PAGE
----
Unlocking European Energy Security

Green hydrogen’s relevance for energy security
Green hydrogen is critical to combating climate change, but it’s also important for Europe’s long-term energy security. Russia’s invasion of Ukraine has exposed Europe’s energy vulnerability, and has reminded the world of the relevance of energy security for the wellbeing of a nation. As not all sectors of the economy can be electrified easily, greater energy security will require significantly more wind or solar power plants to produce the green hydrogen needed.
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'Unlocking European Energy Security' event

Did you miss the ‘Unlocking European Energy Security’ webcast with energy industry leaders, green hydrogen specialists and energy security experts as they discussed how we can accelerate the availability of green hydrogen and support Europe’s long-term energy security while meeting net zero targets? Watch the recording of the one-hour event that took place on June 7, 2022 here:


Download the Siemens Gamesa ‘Unlocking European Energy Security’ white paper


Russia’s invasion of Ukraine has reinforced an inescapable truth: all nations need to prioritize energy security. Geopolitical uncertainty and volatility are nothing new. However, the increasing dependence across Europe on imported fossil fuels, reaching the highest level in over 30 years in 2019, means that economies and societies are increasingly susceptible to political uncertainty and shocks such as the Russian invasion of Ukraine. 


The impact of this can be seen as Europe’s businesses and consumers witness energy costs rise amid changes to the global supply and demand patterns for fossil fuels.


To address this, the production of renewable energy in Europe needs to be greatly accelerated and scaled up, and it needs to start happening now. It is vital that economies and communities remain resilient to volatility by embedding an energy system based on renewables based nationally and regionally. 


At the same time, there is another inescapable truth: Europe needs to produce significantly more renewable energy in order to meet the net zero targets outlined in the Glasgow Climate Pact, which is key to tackling the climate emergency. Policymakers, business, and wider society must step up to the challenge of climate change to protect future generations as well as safeguard economic and social prosperity for all. 


Fossil fuels should no longer dominate how energy is priced, and Europe clearly requires an urgent and rapid reduction in its reliance on imported oil and gas. The direct benefits from this shift include:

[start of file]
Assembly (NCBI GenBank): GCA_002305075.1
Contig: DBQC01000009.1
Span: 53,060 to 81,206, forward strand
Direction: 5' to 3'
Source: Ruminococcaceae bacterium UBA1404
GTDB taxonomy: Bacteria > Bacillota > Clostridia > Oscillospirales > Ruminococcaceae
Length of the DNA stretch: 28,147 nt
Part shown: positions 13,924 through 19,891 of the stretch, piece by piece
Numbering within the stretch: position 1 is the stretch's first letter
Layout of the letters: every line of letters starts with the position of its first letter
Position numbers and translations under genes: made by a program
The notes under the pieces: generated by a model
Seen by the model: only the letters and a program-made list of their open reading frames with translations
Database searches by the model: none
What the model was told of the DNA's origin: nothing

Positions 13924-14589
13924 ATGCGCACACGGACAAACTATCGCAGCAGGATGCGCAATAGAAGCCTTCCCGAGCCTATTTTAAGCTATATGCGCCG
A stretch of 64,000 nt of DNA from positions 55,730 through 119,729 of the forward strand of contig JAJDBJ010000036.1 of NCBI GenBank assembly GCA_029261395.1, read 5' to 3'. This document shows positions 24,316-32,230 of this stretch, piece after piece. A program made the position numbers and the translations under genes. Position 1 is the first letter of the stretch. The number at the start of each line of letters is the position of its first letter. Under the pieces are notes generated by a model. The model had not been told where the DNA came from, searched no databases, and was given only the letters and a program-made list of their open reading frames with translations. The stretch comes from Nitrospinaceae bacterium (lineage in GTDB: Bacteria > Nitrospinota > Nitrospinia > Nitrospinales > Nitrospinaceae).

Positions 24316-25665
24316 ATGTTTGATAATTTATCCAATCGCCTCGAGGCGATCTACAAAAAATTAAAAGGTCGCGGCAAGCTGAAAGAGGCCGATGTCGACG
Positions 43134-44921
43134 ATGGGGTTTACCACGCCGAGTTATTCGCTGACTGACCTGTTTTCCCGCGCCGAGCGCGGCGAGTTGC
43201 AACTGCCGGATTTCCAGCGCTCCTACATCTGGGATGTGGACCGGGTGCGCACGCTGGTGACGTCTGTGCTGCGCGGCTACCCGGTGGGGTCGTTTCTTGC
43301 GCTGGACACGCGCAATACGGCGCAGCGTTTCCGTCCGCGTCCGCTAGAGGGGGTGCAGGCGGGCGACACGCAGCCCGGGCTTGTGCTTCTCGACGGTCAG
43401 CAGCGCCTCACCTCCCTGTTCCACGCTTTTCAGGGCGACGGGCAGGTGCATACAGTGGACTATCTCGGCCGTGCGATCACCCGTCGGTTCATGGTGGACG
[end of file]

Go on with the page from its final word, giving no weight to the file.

• Greater energy security 
  • Stabilization of energy prices 
  • An accelerated pathway for low-carbon energy transformation
  • Green economy-driven growth such as technology, investment, employment, infrastructure 
  • A long-term healthy and sustainable energy market.

Energy security can’t be achieved with clean electricity alone. Many of Europe’s largest sectors – heavy industry and transportation – can’t be electrified easily and quickly. Unless this is addressed, these sectors will increasingly account for the bulk of imported fossil fuels. 


In 2020, Europe imported a massive 96% of its crude oil. As Europe eyes decarbonization of its economy and society, it needs to unlock green hydrogen as a way to power these hard-to-electrify fertilizer, cement, shipping and aviation sectors.

Green hydrogen, produced using electrolyzers powered by renewable sources, offers the opportunity to strengthen energy security and reduce reliance on imported fossil fuels; deliver on net zero targets by 2050; and maximize the benefits of the green economy in terms of jobs, investment and innovation.

The political, economic and social advantages of an economy powered by renewable energy are clear. However, the pathway to getting there is more complex.

The success of advancing power-to-x opportunities relies on the underlying systems and infrastructure that can support the change. Electrolyzer production needs to be scaled up while a distribution chain must be established to transport green hydrogen from producer to end-user. Increased production of energy also needs to be aligned with increasing storage capacity across Europe to manage and ensure supply, and to ensure grids can be stabilized.

The bloc is well equipped to increase renewable energy volumes. It has access to abundant on- and offshore wind to further decarbonize electricity production and ramp up green hydrogen production if the build-out of wind power plants is accelerated today. Europe has the expertise, investment and innovation to do so.


Yet, with all aspects of the transition to net zero, achieving energy security requires buy-in from and collaboration between governments, industry, and investors. 


If key challenges limiting the ability to speed up and scale up renewable energy build-out are not addressed, Europe will lose its early adopter advantages and jeopardize a clean, secure future energy supply. This paper outlines how an expanded renewable energy sector within Europe will have a positive impact on energy security and reaffirms Siemens Gamesa’s commitment to renewable energy, including green hydrogen, as the backbone for a decarbonized and more secure European energy supply.

Find out more about our green hydrogen white papers
Interested in learning more about green hydrogen and its role in addressing the climate emergency, achieving energy security and meeting the world's net zero targets? Take a look at our other white papers on green hydrogen.


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